What is Nestorianism? Who are the Nestorians? What do we need to know about them?
A Nestorian is a member of a “Christian” sect that originated in Syria and Asia Minor around 386 to 451. A Nestorian believes that since there were two natures in Christ, both the flesh and the Divine, or His divinity, there must be two people or persons loosely united in this union but under conflict. They didn’t see the unity in Christ’s fleshly body and His being God; rather they emphasized the disunity of His human and divine natures, as if one was opposed to the other. After Nestorian was condemned at the Council of Ephesus in 421,his followers relocated to the east, in what was called the Sasanian Empire, where their affiliation with other churches lead to a very “Nestorian” Church of the East, eventually becoming the Nestorian Church.
When you begin to read the beliefs that the Nestorians hold to, you can immediately see something that’s wrong. To begin with, since they believe that Jesus humanity and divinity can never be considered, “one,” and was in a sense, fractured, so they taught “adoptionism” to make up for what they believed was disharmony. Adoptionism is where Christ had to be born into the flesh and only then could He be “adopted” as the Son, however, has He not always been the Son of God, His name which is said to abide forever? When has not the Father, been the Father, or the Holy Spirit ceased to be the Holy Spirit , Who is also God? The Prophet Isaiah long ago wrote, “For to us a child is born, to us a son is given” (Isaiah 9:6a), and the government of God was ordained thousands of years before Christ to be on His shoulders, (Isaiah 9:6b), but He had to be born in the flesh to live a sinless life, suffer, die, and be raised again on the third day. For this cause, His own life was worth the ransom of millions of lost souls (Mark 10:45). God wasn’t waiting for Jesus’ physical birth to finally be adopted into the family. Jesus and the Father have always been one, yet distinct (John 1:1-2).
We have read that Nestorianism emphasizes the flesh part of Jesus Personhood, so naturally that means they deemphasize the Deity of Christ. We know He has always existed as God and that He is Creator of all things (John 1:3), so to emphasize His humanity over His divinity is to miss the point. Jesus lived in the flesh to become the perfect sacrifice, acceptable to God, but also to become a sympathetic High Priest, so “we do not have a high priest who is unable to sympathize with our weaknesses, but one who in every respect has been tempted as we are, yet without sin” (Heb 4:14) . It was “In the days of his flesh, Jesus offered up prayers and supplications, with loud cries and tears, to him who was able to save him from death, and he was heard because of his reverence” (Heb 5:7), so the Son of God, the God-Man, came to be born into the flesh to die for sinful flesh, not to be “adopted” by God after He was born of Mary. There’s a vast difference between saying “You are my Son, today I have begotten you” (Heb 5:5) and, “Today, I have adopted You.” Never once did God say to the angels, “You are my Son, today I have begotten you”? Or again, “I will be to him a father, and he shall be to me a son” (Heb 1:5). No adoption is necessary and there’s no tension between Jesus in His humanity and Jesus in His divinity. God sees no issue about this either, that I know of.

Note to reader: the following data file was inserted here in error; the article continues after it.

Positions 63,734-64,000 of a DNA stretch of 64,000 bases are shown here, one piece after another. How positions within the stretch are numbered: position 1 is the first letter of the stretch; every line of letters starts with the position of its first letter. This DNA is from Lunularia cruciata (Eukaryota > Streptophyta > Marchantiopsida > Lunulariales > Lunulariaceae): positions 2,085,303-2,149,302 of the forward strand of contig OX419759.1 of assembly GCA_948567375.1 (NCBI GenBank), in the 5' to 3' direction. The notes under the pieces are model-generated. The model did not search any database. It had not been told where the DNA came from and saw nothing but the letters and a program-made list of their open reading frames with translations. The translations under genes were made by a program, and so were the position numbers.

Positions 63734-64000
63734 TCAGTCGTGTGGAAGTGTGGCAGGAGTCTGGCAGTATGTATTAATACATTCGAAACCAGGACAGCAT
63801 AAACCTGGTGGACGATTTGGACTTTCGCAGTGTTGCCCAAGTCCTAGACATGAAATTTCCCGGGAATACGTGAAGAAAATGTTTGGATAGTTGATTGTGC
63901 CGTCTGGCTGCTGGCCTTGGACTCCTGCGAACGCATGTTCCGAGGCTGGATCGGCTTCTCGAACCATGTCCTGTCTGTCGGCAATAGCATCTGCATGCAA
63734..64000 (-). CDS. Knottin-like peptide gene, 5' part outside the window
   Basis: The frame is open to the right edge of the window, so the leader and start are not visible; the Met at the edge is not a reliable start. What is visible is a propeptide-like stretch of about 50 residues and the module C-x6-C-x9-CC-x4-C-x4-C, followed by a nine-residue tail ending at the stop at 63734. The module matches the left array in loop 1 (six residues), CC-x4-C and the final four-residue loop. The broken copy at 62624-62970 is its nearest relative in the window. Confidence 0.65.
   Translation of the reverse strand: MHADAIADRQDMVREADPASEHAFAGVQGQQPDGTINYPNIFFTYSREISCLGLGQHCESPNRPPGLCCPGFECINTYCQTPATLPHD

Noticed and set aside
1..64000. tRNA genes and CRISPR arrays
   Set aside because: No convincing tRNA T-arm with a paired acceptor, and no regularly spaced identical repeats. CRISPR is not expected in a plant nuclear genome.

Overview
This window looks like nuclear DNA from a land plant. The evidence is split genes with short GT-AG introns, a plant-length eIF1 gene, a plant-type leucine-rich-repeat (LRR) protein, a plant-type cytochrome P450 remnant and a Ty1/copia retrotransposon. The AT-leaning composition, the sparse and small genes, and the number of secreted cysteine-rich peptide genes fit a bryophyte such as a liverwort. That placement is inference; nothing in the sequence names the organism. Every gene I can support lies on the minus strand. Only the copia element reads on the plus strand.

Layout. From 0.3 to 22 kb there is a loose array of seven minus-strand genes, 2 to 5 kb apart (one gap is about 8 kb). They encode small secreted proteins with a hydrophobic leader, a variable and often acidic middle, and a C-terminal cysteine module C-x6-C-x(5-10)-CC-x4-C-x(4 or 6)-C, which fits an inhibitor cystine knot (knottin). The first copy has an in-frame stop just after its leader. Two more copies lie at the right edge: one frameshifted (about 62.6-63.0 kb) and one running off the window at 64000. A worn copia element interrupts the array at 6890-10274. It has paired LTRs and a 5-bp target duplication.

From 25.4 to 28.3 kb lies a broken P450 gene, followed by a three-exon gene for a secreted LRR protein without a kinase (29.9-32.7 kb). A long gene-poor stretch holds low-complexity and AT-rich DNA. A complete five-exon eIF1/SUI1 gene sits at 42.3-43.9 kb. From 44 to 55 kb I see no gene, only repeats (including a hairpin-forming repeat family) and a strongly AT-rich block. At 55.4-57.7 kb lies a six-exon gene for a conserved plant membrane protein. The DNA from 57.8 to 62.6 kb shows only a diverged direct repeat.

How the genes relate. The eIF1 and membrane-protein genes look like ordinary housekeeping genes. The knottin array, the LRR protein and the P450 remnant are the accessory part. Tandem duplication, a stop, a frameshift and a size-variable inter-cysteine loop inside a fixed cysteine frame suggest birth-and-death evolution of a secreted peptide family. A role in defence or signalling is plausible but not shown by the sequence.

We are not left to ourselves in the fight for the truth, because the Bible teaches us how we might discern heresy or doctrinal error. The Apostle Peter wrote that “false prophets also arose among the people, just as there will be false teachers among you, who will secretly bring in destructive heresies, even denying the Master who bought them, bringing upon themselves swift destruction” (2nd Pet 2:1). Since that was true in Peter’s day, how much more so is it today? What these false teachers will do is “exploit you with false words” (2nd Pet 2:3), and as Peter said, they “secretly” bring in their “destructive heresies,” so “do not believe every spirit, but test the spirits to see whether they are from God, for many false prophets have gone out into the world” (1st John 4:1). The Nestorians were declared heretics because they had “another” Jesus, so “if someone comes and proclaims another Jesus than the one we proclaimed, or if you receive a different spirit from the one you received, or if you accept a different gospel from the one you accepted, you put up with it readily enough” (2nd Cor 11:4).
Any time you meet people who are caught up in a cult it can be difficult to know what to do. When it’s family or friends, it’s even harder, but what is a greater act of love; to sit and do nothing but let them live in the error of their ways, or try to reason with them from Scripture, but never argue, but at least try to help them see what the Bible teaches. If we don’t know which Bible verses might be helpful, then we need to study more and find out so we’re “always being prepared to make a defense to anyone who asks you for a reason for the hope that is in you; yet do it with gentleness and respect” (1st Pet 3:15). I would emphasize “gentleness and respect” because we no better than they are. It could be us who are caught up in a cult or doctrinal error. We are where we are, but by the grace of God. They too are made in the image of God and God desires to save them, and that none would perish apart from Jesus Christ (2nd Pet 3:9).
More related reading here: What Are Signs of Being in a Cult? 
Resource – Scripture quotations are from The Holy Bible, English Standard Version® (ESV®), copyright © 2001 by Crossway, a publishing ministry of Good News Publishers. Used by permission. All rights reserved.